Wednesday, February 13. 2013

Inspired by the 30-Day Opera Challenge done by Austin Lyric Opera, the staff at the Edmonton Opera have taken on their own 30-day challenge. Each week, we'll post answers from staff members about various aspects of opera, whether it's their favourite aria, an opera house they'd like to visit or their opinion on a genre. We welcome comments about your own take on the question, either on the blog or via social media.

With Valentine's Day today,we asked our staff for suggestions on which opera would be good for a date night. Need some last-minute plans? A home-cooked meal and a DVD of one of these operas sounds good to us! On Twitter, we also received suggestions of Fidelio, La Traviata, Don Giovanni, Marriage of Figaro and Dialogue of the Carmelites. La Bohème seems to be a fool-proof choice, since it was mentioned twice on social media and another time by our staff. When we noted that on Facebook, however, someone suggested their choices of Daughter of the Regiment and Barber of Seville, because they're "pieces everyone knows and loves, plus no one dies. ...Bohème is a lovely story and the music is fabulous, but it kind puts a damper on the date when the title character dies and you're a crying mess at the end."

Whatever you do today, happy Valentine's Day! 

What's the best opera for a date night, and why?

Ha Neul Kim, company and stage manager: La Bohème, because although it is sad, it has a beautiful storyline and music. It makes you feel very emotional, and has a good vibe of the Bohemian lifestyle and date night, so I think it goes well together.

Sandra Gajic, CEO: Madama Butterfly, because it is very emotional and breaks your heart. (If Jelena hadn't picked Onegin, that would be another choice.)

Kelly Sheard, grant writer: Romeo and Juliet.

Jelena Bojic, director of community relations: Eugene Onegin, because it is beautiful and heartbreaking — perfect to see on a date night! And it's full of sentimental quotes such as "My whole life has been pledged to this meeting with you..." Pair that with marvelous music, and you've got a great romantic date.

Cameron MacRae, creative coordinator: Donizetti's bel canto comic opera L'elisir d'amore (The Elixir of Love) makes for the perfect date night. Nemorino desperately tries to win the hand of beautiful Adina with the help of Dr. Dulcamara's love potion; simply a half-empty bottle of Bordeaux. The opera features beautiful music (including the famous tenor aria Una furtiva lagrima), plenty of laughs, and the perfect excuse to go for wine afterwards. 

Favourite composers

Monday, February 11. 2013

Inspired by the 30-Day Opera Challenge done by Austin Lyric Opera, the staff at the Edmonton Opera have taken on their own 30-day challenge. Each week, we'll post answers from staff members about various aspects of opera, whether it's their favourite aria, an opera house they'd like to visit or their opinion on a genre. We welcome comments about your own take on the question, either on the blog or via social media.

Who is your favourite composer?

Jelena Bojic, director of community relations: Philip Glass — I love his music and could listen to it over and over again.

Jessica McMillan, administrative assistant: Shostakovich is my favourite.

Rebecca Anderson, box office supervisor: Rachmaninoff and Henryk Gorecki are some of my favourites. Both are so passionate! I also love Yann Tiersen, Nick Cave and Warren Ellis - all excellent composers of music in film, in addition to performin in crossover alternative music groups.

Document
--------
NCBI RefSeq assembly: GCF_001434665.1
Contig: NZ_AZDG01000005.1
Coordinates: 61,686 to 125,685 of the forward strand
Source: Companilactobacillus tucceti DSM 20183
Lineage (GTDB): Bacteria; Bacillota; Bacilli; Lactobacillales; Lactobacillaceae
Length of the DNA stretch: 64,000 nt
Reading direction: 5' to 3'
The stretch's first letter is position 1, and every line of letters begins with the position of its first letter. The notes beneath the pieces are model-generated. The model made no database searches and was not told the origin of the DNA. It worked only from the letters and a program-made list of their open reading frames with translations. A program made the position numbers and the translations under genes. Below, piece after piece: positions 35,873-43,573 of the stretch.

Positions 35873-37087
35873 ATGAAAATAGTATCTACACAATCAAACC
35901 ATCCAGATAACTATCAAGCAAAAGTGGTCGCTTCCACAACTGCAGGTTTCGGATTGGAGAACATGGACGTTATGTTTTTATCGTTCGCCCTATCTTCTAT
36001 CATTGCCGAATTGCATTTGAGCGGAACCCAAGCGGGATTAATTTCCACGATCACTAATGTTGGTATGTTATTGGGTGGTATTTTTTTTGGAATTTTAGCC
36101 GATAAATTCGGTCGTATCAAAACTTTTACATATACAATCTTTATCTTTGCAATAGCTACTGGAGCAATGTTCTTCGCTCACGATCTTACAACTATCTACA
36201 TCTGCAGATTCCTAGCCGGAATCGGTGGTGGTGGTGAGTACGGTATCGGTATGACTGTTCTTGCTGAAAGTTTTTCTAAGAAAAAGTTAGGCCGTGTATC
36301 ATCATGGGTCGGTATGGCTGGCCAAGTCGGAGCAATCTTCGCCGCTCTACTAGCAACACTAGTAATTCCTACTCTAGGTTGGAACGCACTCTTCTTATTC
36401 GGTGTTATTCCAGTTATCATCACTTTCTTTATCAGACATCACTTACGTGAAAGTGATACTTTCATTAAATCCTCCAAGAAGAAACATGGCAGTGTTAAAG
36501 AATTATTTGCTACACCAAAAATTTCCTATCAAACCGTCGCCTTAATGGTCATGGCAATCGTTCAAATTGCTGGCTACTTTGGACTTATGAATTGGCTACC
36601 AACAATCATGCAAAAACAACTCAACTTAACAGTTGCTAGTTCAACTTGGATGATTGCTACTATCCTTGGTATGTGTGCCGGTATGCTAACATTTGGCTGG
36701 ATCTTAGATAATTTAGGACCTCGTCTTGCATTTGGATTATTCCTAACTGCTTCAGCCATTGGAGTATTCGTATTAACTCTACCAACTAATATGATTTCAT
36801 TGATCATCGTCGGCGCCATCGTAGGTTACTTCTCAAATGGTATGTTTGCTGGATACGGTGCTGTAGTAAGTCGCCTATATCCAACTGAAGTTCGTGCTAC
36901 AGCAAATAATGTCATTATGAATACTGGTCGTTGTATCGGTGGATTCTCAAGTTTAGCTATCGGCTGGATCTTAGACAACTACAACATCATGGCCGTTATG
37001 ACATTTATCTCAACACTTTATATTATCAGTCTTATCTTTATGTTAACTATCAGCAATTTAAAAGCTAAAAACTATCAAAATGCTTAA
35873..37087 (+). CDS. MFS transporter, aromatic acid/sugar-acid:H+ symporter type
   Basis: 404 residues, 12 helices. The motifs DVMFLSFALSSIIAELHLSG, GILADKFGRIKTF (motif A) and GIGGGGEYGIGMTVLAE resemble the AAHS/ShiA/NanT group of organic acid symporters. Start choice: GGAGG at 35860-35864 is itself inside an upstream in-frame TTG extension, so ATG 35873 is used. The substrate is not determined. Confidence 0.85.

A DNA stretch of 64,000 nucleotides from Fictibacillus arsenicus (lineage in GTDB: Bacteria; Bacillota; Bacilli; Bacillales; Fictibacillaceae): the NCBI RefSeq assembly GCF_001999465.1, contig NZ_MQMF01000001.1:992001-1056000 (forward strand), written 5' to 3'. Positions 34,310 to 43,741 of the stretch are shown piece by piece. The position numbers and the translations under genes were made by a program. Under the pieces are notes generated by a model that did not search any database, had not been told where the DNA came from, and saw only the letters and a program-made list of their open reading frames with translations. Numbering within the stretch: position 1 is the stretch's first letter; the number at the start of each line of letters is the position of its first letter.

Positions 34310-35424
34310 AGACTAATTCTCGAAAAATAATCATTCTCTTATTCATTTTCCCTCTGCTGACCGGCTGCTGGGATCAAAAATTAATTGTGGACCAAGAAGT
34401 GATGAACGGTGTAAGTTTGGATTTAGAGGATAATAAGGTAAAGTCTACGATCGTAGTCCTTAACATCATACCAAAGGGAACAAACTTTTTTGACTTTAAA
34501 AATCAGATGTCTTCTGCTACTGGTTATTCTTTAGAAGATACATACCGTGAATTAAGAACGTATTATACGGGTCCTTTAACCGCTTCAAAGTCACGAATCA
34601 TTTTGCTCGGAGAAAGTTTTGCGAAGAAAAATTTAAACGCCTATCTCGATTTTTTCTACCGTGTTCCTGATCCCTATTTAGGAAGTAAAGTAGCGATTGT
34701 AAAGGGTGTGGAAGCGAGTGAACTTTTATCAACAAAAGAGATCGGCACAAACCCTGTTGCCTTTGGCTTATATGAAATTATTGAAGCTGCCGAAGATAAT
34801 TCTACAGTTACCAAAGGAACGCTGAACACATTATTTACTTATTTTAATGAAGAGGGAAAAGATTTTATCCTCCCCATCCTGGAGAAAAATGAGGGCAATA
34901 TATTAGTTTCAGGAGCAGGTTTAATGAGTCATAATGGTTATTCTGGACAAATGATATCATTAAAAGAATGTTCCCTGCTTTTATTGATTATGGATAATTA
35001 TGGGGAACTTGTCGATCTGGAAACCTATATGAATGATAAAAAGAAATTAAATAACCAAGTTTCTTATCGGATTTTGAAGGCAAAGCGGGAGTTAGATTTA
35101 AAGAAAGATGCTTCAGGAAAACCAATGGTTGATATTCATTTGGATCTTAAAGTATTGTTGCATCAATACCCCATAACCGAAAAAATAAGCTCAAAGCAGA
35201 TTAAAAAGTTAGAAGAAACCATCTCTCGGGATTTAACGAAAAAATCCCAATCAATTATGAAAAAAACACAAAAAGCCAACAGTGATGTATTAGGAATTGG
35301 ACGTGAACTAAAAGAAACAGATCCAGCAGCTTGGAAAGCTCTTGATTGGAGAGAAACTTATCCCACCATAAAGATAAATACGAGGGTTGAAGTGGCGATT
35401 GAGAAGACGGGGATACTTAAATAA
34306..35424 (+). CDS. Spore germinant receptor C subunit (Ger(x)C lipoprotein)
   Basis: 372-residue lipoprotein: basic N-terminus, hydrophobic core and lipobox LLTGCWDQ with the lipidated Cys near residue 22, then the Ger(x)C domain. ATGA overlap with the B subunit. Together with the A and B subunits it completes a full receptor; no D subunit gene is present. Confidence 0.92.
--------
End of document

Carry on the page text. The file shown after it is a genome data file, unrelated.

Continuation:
Jeff McAlpine, assistant technical director: Beethoven.

Sandra Gajic, CEO: For me, it's Wagner — need I say more?

Mapping the characters of Hoffmann's tales

Monday, February 4. 2013

As Hoffmann tells the stories of the three women he has loved, he gets progressively more drunk. That, combined with the fact that there are just some crazy characters he associates with, means that it's sometimes hard to keep track of who's who in the circus that is his life. So, we've mapped out the characters of the Tales of Hoffmann, as well as their relation to each other. As you can see, lots of artists appear in different incarnations in different acts.

There is discussion about whether the three women Hoffmann has loved are really facets of one woman, Stella, or if he's really just that unlucky with four different women. We have four artists in the four different roles, though occasionally one artist sings all four roles.

Despite the bizarre turns that Hoffmann's stories can take, there is still a certain pattern to his tales: he loves a woman, who is kept from him by a villain (all four villains are sung by Daniel Okulitch), and a valet who adds a bit of comic relief to the high drama.

The kind of love that Hoffmann experiences progresses through the acts however, as Ileana Montalbetti explained in this interview with Vue Weekly: "You see Hoffmann progress through love in each of the three stories. It's new, kind of fascinating love with Teiya's character (Olympia, the mechanical doll), and then ours (Hoffmann and Antonia) is very pure, very innocent and real, and then because I die, his heart is broken and he kind of moves into this sexual love with Giulietta."

Opera for the first time

Friday, February 1. 2013

Inspired by the 30-Day Opera Challenge done by Austin Lyric Opera, the staff at the Edmonton Opera have taken on their own 30-day challenge. Each week, we'll post answers from staff members about various aspects of opera, whether it's their favourite aria, an opera house they'd like to visit or their opinion on a genre. We welcome comments about your own take on the question, either on the blog or via social media.

What's the first opera you saw, and what were your impressions?